New CHIR Case Study Examines Policies to Expand Primary Care Access in West Virginia

By Maanasa Kona, Jalisa Clark, and Emma Walsh-Alker

Robust primary care infrastructure is associated with better population health outcomes and reduced health disparities. However, many people in the U.S. lack primary care access—particularly communities of color and people living in rural areas.

In a new case study, published in collaboration with the Milbank Memorial Fund, CHIR researchers examined stakeholder efforts to improve primary care access in Kanawha County, West Virginia—an area designated as a primary care health professional shortage area for low-income residents. Kanawha county is home to the seat of the state government, Charleston, but also includes rural regions outside of the city. Researchers found that policy initiatives implemented at the local and state level have had mixed results.

West Virginia has invested heavily in improving the recruitment and retention of primary care clinicians practicing in the state by establishing multiple scholarship and loan repayment programs for health professions students. These programs have helped draw clinicians to West Virginia, though retention remains a challenge. The state’s decision to expand Medicaid has also significantly improved access to primary care for many low-income residents.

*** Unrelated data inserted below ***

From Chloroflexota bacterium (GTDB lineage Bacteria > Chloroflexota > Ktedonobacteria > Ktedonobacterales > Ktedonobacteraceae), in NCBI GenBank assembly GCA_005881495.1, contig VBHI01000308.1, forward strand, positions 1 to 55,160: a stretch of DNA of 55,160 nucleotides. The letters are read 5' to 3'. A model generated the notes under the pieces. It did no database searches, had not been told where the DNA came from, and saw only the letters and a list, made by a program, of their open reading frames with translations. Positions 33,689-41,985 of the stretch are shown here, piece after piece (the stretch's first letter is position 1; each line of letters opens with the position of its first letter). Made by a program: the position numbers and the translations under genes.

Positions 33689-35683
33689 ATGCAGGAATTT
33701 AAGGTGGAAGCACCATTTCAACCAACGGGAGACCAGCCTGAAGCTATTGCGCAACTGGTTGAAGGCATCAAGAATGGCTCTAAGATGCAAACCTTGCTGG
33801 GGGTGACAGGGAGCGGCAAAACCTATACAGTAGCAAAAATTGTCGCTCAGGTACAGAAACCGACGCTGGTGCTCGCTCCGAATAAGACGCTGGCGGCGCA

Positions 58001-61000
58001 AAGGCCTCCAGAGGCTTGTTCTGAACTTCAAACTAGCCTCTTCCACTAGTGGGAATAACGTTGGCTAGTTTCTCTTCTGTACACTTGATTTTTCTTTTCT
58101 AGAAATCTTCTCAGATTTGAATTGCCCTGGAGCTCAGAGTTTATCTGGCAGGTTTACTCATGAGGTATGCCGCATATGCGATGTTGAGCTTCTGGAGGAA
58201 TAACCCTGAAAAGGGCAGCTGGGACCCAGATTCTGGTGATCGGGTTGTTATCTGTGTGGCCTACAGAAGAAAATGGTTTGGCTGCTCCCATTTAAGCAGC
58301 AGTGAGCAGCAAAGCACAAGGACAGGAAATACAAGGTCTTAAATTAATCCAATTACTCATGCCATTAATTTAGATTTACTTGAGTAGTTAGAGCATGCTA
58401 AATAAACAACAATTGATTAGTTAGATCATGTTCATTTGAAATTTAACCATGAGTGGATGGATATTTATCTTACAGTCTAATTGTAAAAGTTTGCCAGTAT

On the other hand, West Virginia’s hands off approach toward vital safety net clinics like federally qualified health centers (FQHCs) and school-based health centers (SBHCs) has hindered these providers’ ability to further expand their reach and services, and the state has yet to take a leadership role in supporting and expanding the supply of community health workers (CHWs). Further, Kanawha County residents struggle to access primary care because of transportation and broadband-related barriers.

You can read the full case study here.

This work was supported by the National Institute for Health Care Reform.

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